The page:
Thoughts on a Liberian Gas Station

Today’s thoughts on our Liberian Mission trip
Liberian Gas Station(I will be writing something like this up for the next few weeks to try to share a little of the wonderful experience we had in Harrisburg)
We all know about getting gas when the car is low – you pull into the station, slide your card down the slot so the pump kicks on and then automatically bills your card for the amount you have spent once you are done and shut it off. Some of us even remember the ‘good old days’ when an attendant came bouncing out with a big smile, and while you sat happily in the seat put however much gas you wanted in the tank, and also checked the oil, tire pressure and washed the windshield for you while the tank was filling! I gotta admit I miss those days when it is rainy or cold and snowy, not to mention the big smile, wave and shout of “Have a great day!” as you pulled away.
We found things a little different when we were in Liberia. Instead of the gas station with its big sign and the price visible for miles we are used to ,you looked for a collection of quart and gallon jars filled with orange or green liquid on a stand or table by the side of the road and a hand written ‘Gas’ sign on the ground beside it with the price per gallon on it.
There is an underground tank somewhere – this picture shows the guy in the yellow shirt hand cranking the gas out of the tank and into a barrel where the man in the plaid shirt is dipping the gas out in one gallon mayonnaise jars (the official gas measuring container at almost all stations!)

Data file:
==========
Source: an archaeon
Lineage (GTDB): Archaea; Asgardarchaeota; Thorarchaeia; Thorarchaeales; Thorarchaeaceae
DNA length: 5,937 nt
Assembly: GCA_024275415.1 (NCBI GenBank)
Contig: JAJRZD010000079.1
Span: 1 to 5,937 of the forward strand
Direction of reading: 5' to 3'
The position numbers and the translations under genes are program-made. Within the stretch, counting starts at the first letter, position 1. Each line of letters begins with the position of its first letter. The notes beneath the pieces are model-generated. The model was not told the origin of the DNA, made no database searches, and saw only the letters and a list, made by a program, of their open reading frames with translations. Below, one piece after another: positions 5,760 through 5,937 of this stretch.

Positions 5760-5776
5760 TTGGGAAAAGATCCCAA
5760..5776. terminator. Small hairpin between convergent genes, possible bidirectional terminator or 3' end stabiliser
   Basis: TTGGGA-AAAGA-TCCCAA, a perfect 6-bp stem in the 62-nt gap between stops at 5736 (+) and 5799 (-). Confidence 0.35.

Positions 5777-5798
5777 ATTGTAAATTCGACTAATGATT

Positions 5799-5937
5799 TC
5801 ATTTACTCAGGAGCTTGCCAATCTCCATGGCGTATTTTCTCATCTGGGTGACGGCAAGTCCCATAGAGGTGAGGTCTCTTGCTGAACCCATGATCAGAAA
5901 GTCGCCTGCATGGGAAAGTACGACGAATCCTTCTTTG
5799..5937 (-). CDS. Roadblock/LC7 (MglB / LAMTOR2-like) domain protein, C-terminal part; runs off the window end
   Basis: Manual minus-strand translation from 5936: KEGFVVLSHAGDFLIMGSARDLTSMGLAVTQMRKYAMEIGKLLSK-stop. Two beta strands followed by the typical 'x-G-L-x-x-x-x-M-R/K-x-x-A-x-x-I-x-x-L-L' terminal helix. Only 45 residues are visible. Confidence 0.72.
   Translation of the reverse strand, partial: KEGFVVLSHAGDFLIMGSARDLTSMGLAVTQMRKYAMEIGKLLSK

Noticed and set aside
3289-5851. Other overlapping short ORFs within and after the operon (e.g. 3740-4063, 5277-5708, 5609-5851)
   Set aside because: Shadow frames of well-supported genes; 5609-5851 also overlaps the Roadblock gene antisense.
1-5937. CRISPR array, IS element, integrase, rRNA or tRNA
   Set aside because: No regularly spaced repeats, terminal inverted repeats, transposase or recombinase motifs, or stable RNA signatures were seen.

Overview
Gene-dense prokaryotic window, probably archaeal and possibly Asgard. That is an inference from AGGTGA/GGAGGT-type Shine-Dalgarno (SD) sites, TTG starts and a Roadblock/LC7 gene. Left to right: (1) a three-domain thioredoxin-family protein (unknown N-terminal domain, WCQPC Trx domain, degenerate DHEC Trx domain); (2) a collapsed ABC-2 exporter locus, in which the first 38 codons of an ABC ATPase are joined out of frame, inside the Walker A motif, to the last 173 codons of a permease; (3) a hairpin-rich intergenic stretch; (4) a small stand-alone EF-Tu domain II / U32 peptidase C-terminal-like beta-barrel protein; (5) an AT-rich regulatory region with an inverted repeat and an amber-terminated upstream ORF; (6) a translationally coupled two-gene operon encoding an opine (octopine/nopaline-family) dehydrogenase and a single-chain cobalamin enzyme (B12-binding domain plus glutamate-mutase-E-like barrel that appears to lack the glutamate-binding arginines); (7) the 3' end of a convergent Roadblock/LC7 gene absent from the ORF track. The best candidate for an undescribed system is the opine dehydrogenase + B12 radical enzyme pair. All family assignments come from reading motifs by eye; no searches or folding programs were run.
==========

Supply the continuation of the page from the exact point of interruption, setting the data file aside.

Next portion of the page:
liberian gas station 2This picture shows the gallons of gas we have paid for (and yes you definitely pay for the gas before it is ‘dispensed’) sitting in the red clay dirt as the are poured into the tank. Note Pryde on the left side of the picture looking into the barrel to see how much dirt has been rinsed off the mayonnaise jars as they are hand dipped into it to be refilled – thank God for fuel filters in Liberia!!
The man on the right of the picture in the yellow/orange shirt is our driver David. He is keeping a careful count of the amount of gas we are getting. Remember that the average daily income in Liberia is about $1.00 per person per day – that $60.00 fill up is equal to a person’s income for TWO MONTHS in Liberia. You keep careful track of that kind of money!!
This last picture shows the gas being poured into the funnel by hand and into the tank. And yes it is the gas is indeed little cloudy (that thank God for fuel filters stuff remember), but you know what we did get again??? That personal service, great big delighted smile, calls of have a great day and even waves as we pulled away!

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